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[Xmca-l] Re: logic & gender



Wow Rein,

Thanks for a great post. I can't wait to dig in.

I still think my original position, which was more a point to ponder than a
position, is slightly misconstrued.

I was not saying men are logical and women are not.

Nor was I saying logic was a western invention.

I was trying to get at the way we do the work of logic in acadamia is
steeped in Western rationalism.

Since this model developed in the hands of privilege  the gendered
practices of our society have been reinforced in this work.

I want to make sure thank you,  David, and Annalisa...plus everyone else
for pushing my thinking on this important issue.

On Fri, Nov 4, 2016, 3:27 PM Rein Raud <rein.raud@tlu.ee> wrote:

> Just a short remark to those who consider logic to be a Western invention:
> the Prior Analytics of Aristotle (384-322 BCE) is indeed the first extant
> systematic exposition of syllogistic reasoning, but this is because the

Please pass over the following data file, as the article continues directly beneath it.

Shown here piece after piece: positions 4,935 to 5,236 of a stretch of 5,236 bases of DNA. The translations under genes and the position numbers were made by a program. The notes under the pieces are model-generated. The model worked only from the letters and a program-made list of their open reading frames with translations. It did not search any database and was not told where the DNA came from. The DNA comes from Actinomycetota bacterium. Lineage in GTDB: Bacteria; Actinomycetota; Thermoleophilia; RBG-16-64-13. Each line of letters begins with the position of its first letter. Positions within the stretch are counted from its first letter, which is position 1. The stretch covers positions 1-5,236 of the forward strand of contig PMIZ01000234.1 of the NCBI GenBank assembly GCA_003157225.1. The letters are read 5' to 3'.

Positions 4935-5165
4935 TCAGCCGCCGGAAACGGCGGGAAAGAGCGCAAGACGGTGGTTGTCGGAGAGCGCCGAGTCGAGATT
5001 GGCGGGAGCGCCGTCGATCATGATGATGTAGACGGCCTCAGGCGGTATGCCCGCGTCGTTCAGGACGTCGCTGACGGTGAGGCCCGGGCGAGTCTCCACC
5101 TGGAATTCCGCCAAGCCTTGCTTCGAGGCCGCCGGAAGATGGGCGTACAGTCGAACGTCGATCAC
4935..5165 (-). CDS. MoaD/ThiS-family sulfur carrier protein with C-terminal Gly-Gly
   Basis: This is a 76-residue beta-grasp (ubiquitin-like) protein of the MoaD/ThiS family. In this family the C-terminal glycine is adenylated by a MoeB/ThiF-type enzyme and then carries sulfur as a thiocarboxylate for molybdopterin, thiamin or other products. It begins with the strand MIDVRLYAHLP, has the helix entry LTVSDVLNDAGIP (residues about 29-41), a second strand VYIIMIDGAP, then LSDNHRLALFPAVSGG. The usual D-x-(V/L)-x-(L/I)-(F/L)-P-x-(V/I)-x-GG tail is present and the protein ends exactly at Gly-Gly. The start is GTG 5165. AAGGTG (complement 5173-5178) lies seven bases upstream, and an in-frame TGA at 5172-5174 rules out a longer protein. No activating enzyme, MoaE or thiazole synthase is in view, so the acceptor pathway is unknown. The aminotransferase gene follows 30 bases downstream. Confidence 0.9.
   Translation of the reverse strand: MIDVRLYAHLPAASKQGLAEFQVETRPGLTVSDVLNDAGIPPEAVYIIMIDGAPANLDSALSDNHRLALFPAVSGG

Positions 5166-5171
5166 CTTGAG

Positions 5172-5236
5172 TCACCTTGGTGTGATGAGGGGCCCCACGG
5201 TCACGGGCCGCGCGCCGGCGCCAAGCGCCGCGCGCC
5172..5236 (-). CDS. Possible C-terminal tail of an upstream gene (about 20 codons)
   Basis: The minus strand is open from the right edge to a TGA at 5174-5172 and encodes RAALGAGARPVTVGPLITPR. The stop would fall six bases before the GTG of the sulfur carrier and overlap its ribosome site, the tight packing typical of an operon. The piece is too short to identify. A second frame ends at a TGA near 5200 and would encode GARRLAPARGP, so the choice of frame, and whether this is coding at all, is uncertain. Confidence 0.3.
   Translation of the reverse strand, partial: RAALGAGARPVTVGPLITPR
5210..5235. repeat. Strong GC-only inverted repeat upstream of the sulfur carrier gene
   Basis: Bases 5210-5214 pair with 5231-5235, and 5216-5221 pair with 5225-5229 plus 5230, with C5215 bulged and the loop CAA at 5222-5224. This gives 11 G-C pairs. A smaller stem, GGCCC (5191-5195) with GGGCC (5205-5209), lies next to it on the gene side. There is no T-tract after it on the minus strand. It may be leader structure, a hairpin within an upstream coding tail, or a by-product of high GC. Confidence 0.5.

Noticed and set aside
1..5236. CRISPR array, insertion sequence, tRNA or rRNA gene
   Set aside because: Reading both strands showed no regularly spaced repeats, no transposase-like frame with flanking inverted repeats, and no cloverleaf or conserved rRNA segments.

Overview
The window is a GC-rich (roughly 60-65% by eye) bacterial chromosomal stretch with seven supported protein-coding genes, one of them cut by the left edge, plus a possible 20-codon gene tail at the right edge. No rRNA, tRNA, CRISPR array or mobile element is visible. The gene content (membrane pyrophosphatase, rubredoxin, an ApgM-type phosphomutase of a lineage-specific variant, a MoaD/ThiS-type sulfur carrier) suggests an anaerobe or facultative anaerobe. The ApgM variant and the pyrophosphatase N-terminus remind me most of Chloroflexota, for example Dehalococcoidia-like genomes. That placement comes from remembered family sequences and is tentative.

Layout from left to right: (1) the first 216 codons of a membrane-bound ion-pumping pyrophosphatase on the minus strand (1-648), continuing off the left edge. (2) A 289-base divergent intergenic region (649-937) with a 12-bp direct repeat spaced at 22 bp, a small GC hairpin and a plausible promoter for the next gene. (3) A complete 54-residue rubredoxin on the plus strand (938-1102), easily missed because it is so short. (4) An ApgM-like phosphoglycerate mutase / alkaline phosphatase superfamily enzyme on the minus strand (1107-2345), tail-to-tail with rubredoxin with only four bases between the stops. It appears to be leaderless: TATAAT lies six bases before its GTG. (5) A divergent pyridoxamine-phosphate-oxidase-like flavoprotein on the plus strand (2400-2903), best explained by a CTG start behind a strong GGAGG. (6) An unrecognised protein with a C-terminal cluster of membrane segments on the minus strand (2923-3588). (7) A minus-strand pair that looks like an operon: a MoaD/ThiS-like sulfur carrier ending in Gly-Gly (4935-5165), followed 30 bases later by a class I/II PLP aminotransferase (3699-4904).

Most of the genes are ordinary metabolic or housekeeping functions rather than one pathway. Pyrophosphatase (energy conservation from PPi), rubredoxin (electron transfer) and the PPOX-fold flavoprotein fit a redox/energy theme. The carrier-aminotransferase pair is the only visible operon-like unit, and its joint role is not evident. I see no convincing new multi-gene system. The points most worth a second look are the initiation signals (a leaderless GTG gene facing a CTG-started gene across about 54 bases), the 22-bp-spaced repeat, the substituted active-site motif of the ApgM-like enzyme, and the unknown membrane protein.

> work of the Indian scholar Medhatithi Gautama (6th century BCE) has not
> survived. The Mahabharata refers to two schools of Indian logic in 5th
> century BCE. The oldest part of the Nyayasutras, which are extant, also
> come from 6th century BCE, even though their present form is estimated to
> date from 2nd century CE. These present a highly developed form of logic
> that continued to evolve and flourish in India as a separate discipline
> that crossed worldview-boundaries, thus Buddhist logicians studied
> Brahmanist works and vice versa. Unfortunately, not much from the School of
> Names survives from China, which was roughly cotemporaneous with Aristotle.
> Gongsun Longzi (325-250 BCE) is probably the best-known representative.
> There are also some later developments, but not so significant as in India
> or the West, which starts to catch up with India from the times of Frege,
> but not necessarily earlier.The absence of other civilizations in our
> syllabi does not mean they did not exist.
>
> With best wishes,
>
> Rein Raud
>
Status: O